Thursday, October 1, 2009

How Big Were the Death Stars?

Sometimes you have to see this stuff to believe it. Someone spent a great deal of time and mental energy trying to estimate the actual size of the first two Death Stars, rejecting out of hand the dimensions published in "secondary materials" (such as the Star Wars rpg by West End Games) as unfeasible.

My favorite line probably occurs during the discussion of the X-Wing flight through the big trench on the first Death Star, where the numbers displayed on their targeting scopes are used to estimate the actual length of the trench. "The devil's advocate might suggest that the numbers on the target scopes were arbitrary, merely put there to give the impression that the starfighters were approaching their goal at high speed." (Emphasis mine.)

You think?

One might even suggest that the entire design of the Death Star and the majority of the spacecraft, aliens, and weaponry in the original Star Wars was arbitrary (A galaxy of humanoid aliens? A giant space worm in an asteroid? Blaster bolts slow enough to dodge? Body armor that does nothing to stop said blaster bolts?) to give the impression of cool space stuff when it's really more of a fantasy story. And a fun one. Except for the most recently made movies, which suck.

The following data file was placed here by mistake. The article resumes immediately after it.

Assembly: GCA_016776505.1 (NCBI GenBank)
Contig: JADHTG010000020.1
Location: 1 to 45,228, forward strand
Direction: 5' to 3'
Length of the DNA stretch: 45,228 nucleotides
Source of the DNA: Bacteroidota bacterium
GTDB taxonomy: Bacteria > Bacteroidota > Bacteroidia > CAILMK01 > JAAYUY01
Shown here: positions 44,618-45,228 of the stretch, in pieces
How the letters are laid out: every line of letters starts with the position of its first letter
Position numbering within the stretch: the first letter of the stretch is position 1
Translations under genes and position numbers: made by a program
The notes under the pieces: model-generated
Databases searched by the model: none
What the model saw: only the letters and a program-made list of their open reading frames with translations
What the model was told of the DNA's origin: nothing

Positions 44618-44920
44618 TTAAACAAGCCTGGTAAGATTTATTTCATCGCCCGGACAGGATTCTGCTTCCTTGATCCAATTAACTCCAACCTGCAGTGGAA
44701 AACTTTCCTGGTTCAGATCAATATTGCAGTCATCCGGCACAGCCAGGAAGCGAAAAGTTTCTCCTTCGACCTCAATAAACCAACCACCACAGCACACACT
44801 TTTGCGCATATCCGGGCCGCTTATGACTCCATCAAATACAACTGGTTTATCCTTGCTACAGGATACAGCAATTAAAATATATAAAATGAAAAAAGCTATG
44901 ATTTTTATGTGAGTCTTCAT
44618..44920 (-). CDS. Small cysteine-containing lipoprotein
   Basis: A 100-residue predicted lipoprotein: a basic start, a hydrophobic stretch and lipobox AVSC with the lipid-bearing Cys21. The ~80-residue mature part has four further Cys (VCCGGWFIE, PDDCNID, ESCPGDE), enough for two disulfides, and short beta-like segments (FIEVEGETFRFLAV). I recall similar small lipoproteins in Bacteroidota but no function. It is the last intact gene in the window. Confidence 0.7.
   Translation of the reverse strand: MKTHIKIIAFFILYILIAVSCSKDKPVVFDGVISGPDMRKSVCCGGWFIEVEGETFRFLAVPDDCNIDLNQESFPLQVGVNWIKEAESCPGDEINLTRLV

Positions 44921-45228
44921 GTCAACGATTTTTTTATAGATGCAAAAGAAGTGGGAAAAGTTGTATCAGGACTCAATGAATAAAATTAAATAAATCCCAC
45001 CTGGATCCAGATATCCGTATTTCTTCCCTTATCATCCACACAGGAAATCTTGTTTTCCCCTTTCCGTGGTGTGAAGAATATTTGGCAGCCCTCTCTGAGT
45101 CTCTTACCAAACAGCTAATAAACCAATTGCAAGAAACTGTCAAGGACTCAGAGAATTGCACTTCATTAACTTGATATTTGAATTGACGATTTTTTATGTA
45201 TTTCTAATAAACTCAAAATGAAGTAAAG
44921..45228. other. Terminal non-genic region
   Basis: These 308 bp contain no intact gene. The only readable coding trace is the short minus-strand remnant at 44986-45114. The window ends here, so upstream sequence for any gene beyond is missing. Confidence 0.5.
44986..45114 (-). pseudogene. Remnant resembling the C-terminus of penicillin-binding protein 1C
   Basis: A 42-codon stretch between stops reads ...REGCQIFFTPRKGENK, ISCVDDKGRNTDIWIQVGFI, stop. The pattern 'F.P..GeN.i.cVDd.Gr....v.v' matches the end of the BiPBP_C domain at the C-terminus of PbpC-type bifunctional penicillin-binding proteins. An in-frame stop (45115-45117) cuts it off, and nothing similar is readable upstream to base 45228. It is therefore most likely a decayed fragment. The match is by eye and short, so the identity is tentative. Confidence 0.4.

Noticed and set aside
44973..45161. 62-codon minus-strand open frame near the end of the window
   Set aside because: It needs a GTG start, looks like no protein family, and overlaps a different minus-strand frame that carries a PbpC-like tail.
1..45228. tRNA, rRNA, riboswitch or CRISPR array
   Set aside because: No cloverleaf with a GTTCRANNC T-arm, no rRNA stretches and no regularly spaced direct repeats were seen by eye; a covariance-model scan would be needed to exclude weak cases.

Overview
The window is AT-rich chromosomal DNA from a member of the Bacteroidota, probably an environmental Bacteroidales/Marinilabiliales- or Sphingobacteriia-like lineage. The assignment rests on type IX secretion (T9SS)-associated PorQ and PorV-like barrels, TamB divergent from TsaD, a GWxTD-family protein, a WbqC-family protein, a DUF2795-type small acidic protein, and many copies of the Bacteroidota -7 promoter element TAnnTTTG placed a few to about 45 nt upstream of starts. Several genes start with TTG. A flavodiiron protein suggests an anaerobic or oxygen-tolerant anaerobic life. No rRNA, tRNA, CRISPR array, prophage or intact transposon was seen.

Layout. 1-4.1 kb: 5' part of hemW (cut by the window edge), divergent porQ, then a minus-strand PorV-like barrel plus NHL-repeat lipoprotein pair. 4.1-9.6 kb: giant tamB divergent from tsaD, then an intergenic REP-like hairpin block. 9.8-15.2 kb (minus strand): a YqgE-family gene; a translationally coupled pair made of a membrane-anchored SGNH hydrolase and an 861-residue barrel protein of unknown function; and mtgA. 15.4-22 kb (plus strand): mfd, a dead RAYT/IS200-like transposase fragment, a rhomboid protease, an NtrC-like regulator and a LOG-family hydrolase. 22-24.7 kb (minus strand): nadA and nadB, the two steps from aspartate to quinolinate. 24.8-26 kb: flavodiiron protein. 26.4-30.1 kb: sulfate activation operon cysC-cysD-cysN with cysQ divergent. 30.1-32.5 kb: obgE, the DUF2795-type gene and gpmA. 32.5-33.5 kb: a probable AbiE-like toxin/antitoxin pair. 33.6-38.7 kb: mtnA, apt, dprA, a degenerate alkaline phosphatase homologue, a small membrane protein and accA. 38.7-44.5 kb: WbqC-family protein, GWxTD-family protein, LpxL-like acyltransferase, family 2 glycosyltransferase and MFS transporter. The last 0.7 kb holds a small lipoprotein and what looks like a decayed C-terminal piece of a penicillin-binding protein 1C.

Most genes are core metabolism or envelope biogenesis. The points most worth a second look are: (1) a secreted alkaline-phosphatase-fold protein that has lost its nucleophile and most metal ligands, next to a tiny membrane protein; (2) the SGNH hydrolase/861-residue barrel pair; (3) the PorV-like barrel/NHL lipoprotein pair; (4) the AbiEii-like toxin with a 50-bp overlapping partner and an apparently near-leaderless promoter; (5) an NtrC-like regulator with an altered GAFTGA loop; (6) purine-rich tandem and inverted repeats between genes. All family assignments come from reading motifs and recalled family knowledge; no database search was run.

Later on, I suspect they paid more attention to the design, except for the continued and disturbing lack of guard rails, because there's no evidence that they were paying attention to the plot. Although they did write the dumbest conceivable high-tech military confrontation: robot drones versus amphibians fighting at archery distances on land? Really? That's a set-piece right out of the 17th century. In a galaxy far, far away, military commanders, artificial and biological alike, were idiots.

I didn't note any commentary wondering why the Empire didn't take an actual small moon, hollow out the parts needed for the planet-destroying weapon mechanism and its support equipment/staff, strap on some engines, use the moon's own mass as ready-made armor, and save the Imperial budget untold quadrillions of whatever it is the Empire uses for money.

Because we're not dealing with logic applied in terms of common sense; we're dealing with logic applied to determining what is canonical and what is not. This sort of thing makes it easier to see where the impulse to conduct religious doctrinal debates comes from.

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